The Battle of Lewisburg
Backstory and Context
At the coming of spring in 1862 opened a new season of Civil War military campaigns, Union commanders sought ways around Confederate Richmond's formidable defenses. Union General John C. Fremont, then in command of Federal troops in West(ern) Virginia, planned to move his army into Virginia through the Shenandoah Valley via Monterey and attack Virginia from the west. To this end, he ordered General Jacob D. Cox (who would command in West Virginia for much of the war) to join him on his march.
Cox's troops held Charleston and much of the center of the future state of West Virginia, but the southeastern corner was largely Confederate in its loyalties. Cox planned to march from Charleston via Beckley, Fayetteville, and Princeton. To prevent Rebels in the area from massing troops to block his march, Cox dispatched Colonel George Crook with 1,400 men (two regiments of Ohio infantry and a detachment of the 2nd (West) Virginia cavalry) east toward Lewisburg to guard his left flank, destroy a Confederate supply depot at Jackson River, and divert Rebel troops away from his main columnn.
Crook successfully destroyed a cache of enemy supplies at Covington on May 12, but Cox's bid to keep the Confederates away from his columnn failed. His advance was blocked, and he began to fall back, leaving Crook exposed and outnumbered, and pulled back to Lewisburg with the intention of moving west to rejoin Cox. Confederate General Henry Heth, newly promoted to brigade command, recognized his opportunity and marched aggressively to cut Crook off.
In 1862, Lewisburg was a quiet farming town of roughly 800 inhabitants. Crook had made his camp on one of the town's heights, above the Old Stone Church (near the present-day Greenbrier County Public Library). A born soldier, Crook had strong patrols in the surrounding countryside, and was amply warned when Heth's 2,500-strong Confederate brigade arrived on the opposite side of Lewisburg at 5am and formed their line of battle--their left flank resting near the General Lewis Inn, which still stands today.
Heth ordered his troops to attack almost immediately. Though he outnumbered Crook nearly two-to-one, Heth's assault soon foundered, lacking a coherent strategy and plagued by command-and-control issues. He was new to the command, and had little experience with many of his officers; his troops had marched all night with only a short rest, and were exhausted; and a number of his units were hastily-formed militia regiments with little discipline or fighting experience.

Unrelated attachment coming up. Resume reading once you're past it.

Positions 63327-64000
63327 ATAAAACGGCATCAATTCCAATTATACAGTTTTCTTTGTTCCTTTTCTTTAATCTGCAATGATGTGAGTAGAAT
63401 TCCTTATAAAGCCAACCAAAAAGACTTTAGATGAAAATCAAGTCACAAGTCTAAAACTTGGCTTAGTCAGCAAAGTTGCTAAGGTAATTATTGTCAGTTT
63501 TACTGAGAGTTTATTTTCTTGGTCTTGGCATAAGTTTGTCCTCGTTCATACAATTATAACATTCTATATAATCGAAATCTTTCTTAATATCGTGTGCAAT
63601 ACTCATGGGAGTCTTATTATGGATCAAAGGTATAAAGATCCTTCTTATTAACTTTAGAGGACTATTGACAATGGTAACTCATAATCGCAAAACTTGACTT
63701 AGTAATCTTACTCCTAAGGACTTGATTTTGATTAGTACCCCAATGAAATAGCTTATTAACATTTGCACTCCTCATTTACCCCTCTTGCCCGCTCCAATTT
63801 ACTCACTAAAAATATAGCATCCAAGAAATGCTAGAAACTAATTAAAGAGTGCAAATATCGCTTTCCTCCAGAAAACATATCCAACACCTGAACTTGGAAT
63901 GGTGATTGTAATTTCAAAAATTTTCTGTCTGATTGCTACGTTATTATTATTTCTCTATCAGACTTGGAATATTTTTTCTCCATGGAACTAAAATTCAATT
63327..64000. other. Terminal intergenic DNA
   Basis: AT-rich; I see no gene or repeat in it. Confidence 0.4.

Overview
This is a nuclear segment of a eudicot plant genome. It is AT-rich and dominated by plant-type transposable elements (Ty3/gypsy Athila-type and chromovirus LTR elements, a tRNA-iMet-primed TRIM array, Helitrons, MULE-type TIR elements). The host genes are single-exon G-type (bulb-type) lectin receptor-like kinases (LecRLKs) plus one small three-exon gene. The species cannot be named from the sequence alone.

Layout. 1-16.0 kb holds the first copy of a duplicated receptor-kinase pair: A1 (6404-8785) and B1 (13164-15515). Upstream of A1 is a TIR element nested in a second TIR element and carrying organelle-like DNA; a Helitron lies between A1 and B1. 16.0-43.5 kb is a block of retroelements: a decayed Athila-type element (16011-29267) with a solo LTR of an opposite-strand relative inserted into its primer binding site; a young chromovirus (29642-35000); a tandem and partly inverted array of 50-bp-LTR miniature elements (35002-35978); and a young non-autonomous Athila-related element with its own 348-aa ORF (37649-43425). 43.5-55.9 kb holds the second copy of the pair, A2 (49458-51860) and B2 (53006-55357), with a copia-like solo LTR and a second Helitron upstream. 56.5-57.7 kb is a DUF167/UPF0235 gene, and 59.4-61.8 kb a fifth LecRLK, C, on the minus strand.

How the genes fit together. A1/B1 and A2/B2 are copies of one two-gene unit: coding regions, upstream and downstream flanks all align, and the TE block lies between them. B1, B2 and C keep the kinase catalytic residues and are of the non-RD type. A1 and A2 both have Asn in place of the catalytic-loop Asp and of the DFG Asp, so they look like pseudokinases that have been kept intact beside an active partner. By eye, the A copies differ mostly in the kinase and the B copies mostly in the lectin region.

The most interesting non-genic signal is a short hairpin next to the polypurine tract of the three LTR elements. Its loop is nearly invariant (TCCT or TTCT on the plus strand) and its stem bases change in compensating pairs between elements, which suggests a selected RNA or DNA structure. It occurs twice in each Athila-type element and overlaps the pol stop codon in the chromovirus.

Crook, on the other hand, appears to have responded with aplomb. Forming his troops into a strong defensive line on the western slope of the town, his Ohioans repulsed Heth's attack between the General Lewis Inn and the Old Stone Church. On Crook's left flank, in open farmland near the present-day athletic fields of the West Virginia School of Osteopathic Medicine), the 36th Ohio engaged in the thickest fighting with the veterans of the 22nd and 45th Virginia regiments (the former was later commanded by Colonel George S. Patton, grandfather of the famed WW2 general, and generally held to be the best Confederate regiment to serve in West(ern) Virginia during the war).
After repulsing the initial Confederate advance, Crook boldly launched a counterattack along the entire length of the line. On his right, the 44th Ohio crumpled Heth's flank near the General Lewis Inn, held by Colonel William Finney's inexperienced militia, and swung into the flank of the 45th Virginia. Facing devastating fire from the front and left, the Virginians were forced to retreat, and Heth's battered force fled.
The battle was over by 7 AM. Losses were heavy considering the brevity of the affair and the small size of the forces involved: "Confederate losses were 80 killed, 100 wounded, 157 prisoners, 4 cannons, 25 horses, and 300 stands of small arms" (1). Union losses were 13 killed, 50-60 wounded, and 7 missing or captured. The wounded men from both sides were taken to Old Stone Presbyterian Church which served as an emergency hospital.
Great controversy was caused when Crook refused to allow the Confederate dead to be given "proper" burials. His reasoning is unclear, though it may have been influenced by the murder of one of his wounded men by an unidentified sniper after the battle. The Rebel fallen were first buried in a trench along the south wall of the Old Stone Church. Later they were moved and laid to rest permanently in a cross-shaped mass grave west of the church. Efforts are underway to identify the remains and the exact number of the dead buried within.
Though the battlefield as a whole is not preserved, a number of surviving landmarks and monuments continue to stand witness. West Virginia Civil War Trails maintains a number of markers near the center of the battlefield (near present-day Carnegie Hall and North House Museum). The Old Stone Church and General Lewis Inn still stand, and in the cemetery of the former lie a significant number of Civil War dead. At the top of the hill near Crook's old encampment is the site of the Confederate mass grave.
2. Lewisburg Battle. Waymarking.Com. August 16, 2007. Accessed November 28, 2017. http://www.waymarking.com/waymarks/WM20MN_Lewisburg_Battle.
3. Lewisburg: A Brief Fight. Historical Marker Database. August 06, 2012. Accessed November 28, 2017. http://www.hmdb.org/marker.asp?marker=59344.
4. Bard, David. Civil War: The New River Valley. Charleston: Quarrier Press, 2004.
5. Simmons Jr., Donald C. "Battle of Lewisburg." e-WV: The West Virginia Encyclopedia. 01 November 2013. Web. 28 November 2017.
Photos: 1 & 2-http://littlebitsofhistory.blogspot.com/2012/11/lewisburg-battle.html 3-Don Morfe, August 6, 2012;